Volume 5, Issue 4, page 8

smoldering, too, only to burst into flame
four months later after he made his second contact. Again it was in Nebraska and
this time he went up for a ride.

The normal appearing, English speaking
leader of the space ship crew put several
questions to Schmidt, the answers to which
had at least two effects: One was to convince Schmidt of their all - embracing
knowledge of earth affairs, and the other
to convince others of the reality of
Schmidt's experience.

He was asked what kind of cargo was
aboard the Pan-American plane that blew
up in flight half-way between San Francisco and Honolulu in November, 1957.
Schmidt didn't know the answer to this
one, hadn't even thought of it. But the
question was relayed to the National Investigation Committee on Aerial Phenomena
in Washington, D.C. To the crowd at the
convention, Schmidt read the reply from
Major Keyhoe's research group. An investigator at the CAA hearing on the tragedy
testified that the plane had been carrying a shipment of two different types of
radioactive material! How, or why, or if
this material had caused the plane to explode or burn, was only conjectural. A
question like this, conveyed to a solid
organization like Keyhoe's NICAP, and
answered so dramatically, is just the kind
of thing that would help convince the
hard-headed that Schmidt's experience was
real. What we call "evidential material"
in psychic research.

Van Tassel then gave the convention
program a change of pace by calling on
Dan Fry. Dan complied with an excellent
talk ranging from the historical and the
philosophical to factual reports and analyses of recent sightings of Flying Saucers. This is the kind of talk which his
free-wheeling, technician's mind is so
capable of producing. Dan mentioned one
fruitless discussion he had with a rocket
propulsion scientist whose reason told him
that space travel was utterly impossible
by any other means.
"You wouldn't believe in a Flying
Saucer if it landed in yau: front yard,
would you?" asked Dan.
"No, I wouldn't," replied the scientist. "My reason would tell me that it
didn't exist."
Accompanying Schmidt on his national
lecture tour -- a project which was predicted for him by his space contact -- is the
retired Army officer, Maj. Wayne Aho. The
Major served in combat intelligence during World War II, and should have the
kind of training some of the leaders of
the Flying Saucer movement should possess:
cold, calculating intelligence that can
sift thru a mass of detail, rumor, and
fact -- and arrive at logical conclusions.

This kind of reasoning power is certainly needed to counterbalance the flumduddery of the "fanatics ", as Van Tassel
calls them. These are the over-eager,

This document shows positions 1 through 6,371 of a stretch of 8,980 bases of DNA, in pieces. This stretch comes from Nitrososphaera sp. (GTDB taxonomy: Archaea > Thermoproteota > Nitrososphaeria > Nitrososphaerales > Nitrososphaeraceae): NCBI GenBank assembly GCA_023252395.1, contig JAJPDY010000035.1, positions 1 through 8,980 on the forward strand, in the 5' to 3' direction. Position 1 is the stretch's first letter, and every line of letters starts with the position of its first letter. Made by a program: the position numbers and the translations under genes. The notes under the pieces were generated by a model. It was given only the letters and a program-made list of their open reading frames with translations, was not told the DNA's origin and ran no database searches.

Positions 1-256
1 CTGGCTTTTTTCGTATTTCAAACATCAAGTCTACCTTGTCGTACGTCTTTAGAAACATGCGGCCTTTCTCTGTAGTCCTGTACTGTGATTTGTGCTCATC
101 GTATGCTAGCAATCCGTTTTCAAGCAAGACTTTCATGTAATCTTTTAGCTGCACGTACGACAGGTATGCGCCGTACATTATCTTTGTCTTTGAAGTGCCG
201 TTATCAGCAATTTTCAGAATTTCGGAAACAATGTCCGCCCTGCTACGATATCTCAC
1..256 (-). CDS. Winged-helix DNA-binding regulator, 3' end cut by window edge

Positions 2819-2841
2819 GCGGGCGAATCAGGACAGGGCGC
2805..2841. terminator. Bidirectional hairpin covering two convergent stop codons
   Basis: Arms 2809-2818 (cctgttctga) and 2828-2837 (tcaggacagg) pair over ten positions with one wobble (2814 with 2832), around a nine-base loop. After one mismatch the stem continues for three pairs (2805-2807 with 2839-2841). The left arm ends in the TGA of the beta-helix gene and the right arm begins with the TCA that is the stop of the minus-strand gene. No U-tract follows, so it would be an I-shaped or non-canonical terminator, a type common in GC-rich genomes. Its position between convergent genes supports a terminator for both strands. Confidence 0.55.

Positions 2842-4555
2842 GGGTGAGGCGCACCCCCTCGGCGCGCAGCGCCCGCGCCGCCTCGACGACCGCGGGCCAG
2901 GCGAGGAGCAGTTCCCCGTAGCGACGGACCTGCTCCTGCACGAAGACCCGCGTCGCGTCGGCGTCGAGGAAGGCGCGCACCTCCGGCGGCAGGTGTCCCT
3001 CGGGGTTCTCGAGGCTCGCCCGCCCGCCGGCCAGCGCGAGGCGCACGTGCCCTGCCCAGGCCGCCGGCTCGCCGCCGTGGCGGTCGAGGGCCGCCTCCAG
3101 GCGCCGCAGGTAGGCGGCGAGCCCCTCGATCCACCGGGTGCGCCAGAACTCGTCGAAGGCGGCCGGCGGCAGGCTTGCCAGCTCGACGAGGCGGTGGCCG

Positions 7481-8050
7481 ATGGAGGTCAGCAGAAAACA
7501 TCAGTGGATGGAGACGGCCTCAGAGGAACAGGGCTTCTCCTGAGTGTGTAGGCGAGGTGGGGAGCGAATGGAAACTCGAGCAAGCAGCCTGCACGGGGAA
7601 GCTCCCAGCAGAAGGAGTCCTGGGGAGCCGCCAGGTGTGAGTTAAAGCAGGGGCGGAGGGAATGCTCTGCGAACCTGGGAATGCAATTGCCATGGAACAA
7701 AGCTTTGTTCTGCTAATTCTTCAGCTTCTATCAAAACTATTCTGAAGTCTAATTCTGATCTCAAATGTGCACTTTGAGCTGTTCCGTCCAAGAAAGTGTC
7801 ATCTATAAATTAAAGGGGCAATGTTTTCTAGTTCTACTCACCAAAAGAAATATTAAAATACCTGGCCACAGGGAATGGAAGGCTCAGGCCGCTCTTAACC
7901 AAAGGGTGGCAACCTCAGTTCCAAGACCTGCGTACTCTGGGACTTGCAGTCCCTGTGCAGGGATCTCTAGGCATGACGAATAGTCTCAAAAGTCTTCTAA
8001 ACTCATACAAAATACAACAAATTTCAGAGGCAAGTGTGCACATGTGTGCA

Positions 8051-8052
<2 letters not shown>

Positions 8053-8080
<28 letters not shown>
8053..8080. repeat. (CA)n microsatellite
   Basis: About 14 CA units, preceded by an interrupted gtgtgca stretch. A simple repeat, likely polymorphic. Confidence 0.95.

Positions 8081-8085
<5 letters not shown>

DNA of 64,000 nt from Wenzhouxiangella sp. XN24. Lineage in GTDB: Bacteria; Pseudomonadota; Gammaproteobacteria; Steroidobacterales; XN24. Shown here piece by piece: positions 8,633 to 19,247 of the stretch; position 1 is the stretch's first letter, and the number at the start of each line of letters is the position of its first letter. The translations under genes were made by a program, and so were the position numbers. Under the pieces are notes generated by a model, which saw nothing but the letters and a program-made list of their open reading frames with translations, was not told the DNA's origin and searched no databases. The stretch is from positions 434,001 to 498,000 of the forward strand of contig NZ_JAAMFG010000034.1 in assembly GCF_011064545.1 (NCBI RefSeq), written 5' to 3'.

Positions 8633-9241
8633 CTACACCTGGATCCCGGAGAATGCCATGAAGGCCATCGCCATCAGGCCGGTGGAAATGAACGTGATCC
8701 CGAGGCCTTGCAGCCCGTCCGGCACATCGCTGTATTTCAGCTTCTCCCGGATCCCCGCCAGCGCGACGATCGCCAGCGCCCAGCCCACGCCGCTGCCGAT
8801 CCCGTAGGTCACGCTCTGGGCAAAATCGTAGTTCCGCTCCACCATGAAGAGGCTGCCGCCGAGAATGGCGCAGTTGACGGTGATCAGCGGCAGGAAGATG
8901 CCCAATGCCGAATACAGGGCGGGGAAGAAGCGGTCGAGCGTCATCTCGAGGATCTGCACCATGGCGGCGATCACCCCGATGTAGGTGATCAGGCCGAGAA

misguided souls who either will not or
cannot distinguish between theij=p*ylogical cravings for glory on the ane
hand, and truly objective psychic phenomena on the other.

If Major Aho is as stable and dedicated as he sounds on the platform, his
military logic and organizing purpose may
help to penetrate successfully the government fog. He is director of Washington
Saucer Intelligence in the nation's capitol. His program is to urge more and more
people to write to more and more Congressmen urging the establishment of a
Congressional committee for receiving,
analyzing, and disbursing Flying Saucer

As I listened to Aho talk, I remembered
vividly a conversation I'd had two days
before in Barstow with a national organizer of the American Federation of Government EMployees, fresh from Washington.
"If you want your message heard by a
Congressional committee," this experienced
union organizer said, "you have to be
backed by a large organization. If you
represent only a small group, your letter
will be read at a committee hearing. If
you represent a large group, you will be
invited to Washington to appear before
the commmttee in person to explain your
program and answer questions.
"One of the first questions the Congressman asks is, 'How many members?' If
you reply, 'Ten thousand', he multiplies
that quickly in his head by Thirtyfive thousand votes is a respectable number and he'll give you some time and attention. From surveys and from actual experience Congressman know that large organizations have their own bulletins and
magazines. Any legislator who helps a
large organization with its legislative
program will receive favorable mention in
its publication; and he can expect to be
gratefully remembered at the next election."
Here, then, are the cold mathematics
of political action at the national level
and the Flying Saucer groups might as
well face them. Apparently the hush-hush
policy on Flying Saucers was decided 10
years ago by the National Security Council, and has been carried out by the
President and the military since.

All in all my hat is off to George Van
Tassel for staging these annual space
conventions up here in the desert, and my
admiration goes to the thousands of the
faithful who every year endure the austerities of this arid location hour
after hour as the speakers tell their
"Life is funny," some say -- but you
can't stand off and be amused. You're
part of the act.
God has forever, but we have only now.
Same difference.